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Transferring Presentations to Publication: A New Challenge

by Carie Lambert. Carie Lambert has won the 2010 Diane Feldman Technical Editing SIG Graduate Scholarship

Frequently, when authors present at a conference, they organize their ideas, draft their notes, submit an abstract, and then present from the notes at the conference. After which, they may write a full paper and publish an article using information from a presentation and attendees’ feedback. However, my role as an editor has recently added a new element to my tasks: to take another professional’s presentation and adapt the presentation into a format for publication in a journal. This is a new task for me as an editor but one that I believe is very valuable, particularly for professionals who present well but do not have the time or the skill to organize or write a document into a format acceptable for a journal article.

Many of my physician clients struggle to fulfill their clinical and teaching responsibilities and complete their research; therefore, they are eager to hire an experienced editor who can assist with preparing their data for publication. I believe being able to transpose a presentation transcript to a publishable manuscript is a skill that will help my clients and thus add to my consulting business.

The Background of the Project

In October 2009, an internist from the school of medicine at Northwestern University contacted me with a new project. We had worked together before: I had edited a textbook with him and also helped transpose conference papers into a full issue of the American Journal of Gastroenterology.

For this new project, the physician proposed a new type of editing project. As the president of a medical research organization, he had organized a conference during which approximately 15 speakers—including a senator, several government representatives, the directors of two nonprofit organizations, and a recent oncology patient—participated in panels and talked about the current state of medical research in the United States. The speakers did not submit any written documents before or after their presentations. However, the organization had recorded the entire conference (with the presenters’ knowledge, of course) and then paid to obtain a transcript of the conference proceedings.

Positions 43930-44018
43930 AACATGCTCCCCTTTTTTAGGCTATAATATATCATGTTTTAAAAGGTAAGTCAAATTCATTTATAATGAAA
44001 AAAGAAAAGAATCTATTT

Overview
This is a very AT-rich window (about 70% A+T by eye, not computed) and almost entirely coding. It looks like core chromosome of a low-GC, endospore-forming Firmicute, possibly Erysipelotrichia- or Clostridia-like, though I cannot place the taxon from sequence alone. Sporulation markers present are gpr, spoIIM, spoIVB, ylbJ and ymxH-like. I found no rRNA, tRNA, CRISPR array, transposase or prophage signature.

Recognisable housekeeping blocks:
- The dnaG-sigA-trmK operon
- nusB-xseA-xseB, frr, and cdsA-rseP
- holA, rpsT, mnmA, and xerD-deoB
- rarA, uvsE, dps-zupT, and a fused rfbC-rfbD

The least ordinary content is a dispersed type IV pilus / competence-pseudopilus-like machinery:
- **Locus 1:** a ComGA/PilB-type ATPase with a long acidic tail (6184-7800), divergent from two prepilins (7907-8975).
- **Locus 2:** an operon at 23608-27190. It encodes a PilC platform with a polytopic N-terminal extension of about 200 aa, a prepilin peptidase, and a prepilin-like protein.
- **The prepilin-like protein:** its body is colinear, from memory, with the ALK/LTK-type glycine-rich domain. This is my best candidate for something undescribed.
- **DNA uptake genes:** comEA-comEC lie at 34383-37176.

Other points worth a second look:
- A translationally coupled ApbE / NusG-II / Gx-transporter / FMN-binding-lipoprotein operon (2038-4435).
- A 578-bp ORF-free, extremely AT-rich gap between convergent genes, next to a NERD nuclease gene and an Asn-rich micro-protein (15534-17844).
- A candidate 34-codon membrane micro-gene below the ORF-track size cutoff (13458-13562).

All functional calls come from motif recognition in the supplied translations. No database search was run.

My client had an idea: Why not have a technical editor transfer the transcript from a script of the conference panel presentations to manuscripts that could be published in the journal for the medical research organization.

Challenges of the Process

I was fascinated because a project like this would create a new editing challenge for me. Instead of working with written documents from the authors, I would be working with transcripts of their presentations: i.e., oral documents . I would need to work through the documents as I would a traditional manuscript:
  • To eliminate grammar issues;
  • To ensure clear and concise style;
  • To edit for accuracy;
  • To note, add, and check references and citations; and
  • To format the document per the journal’s publication style.

In addition, I would need to transpose these documents from oral to written presentation.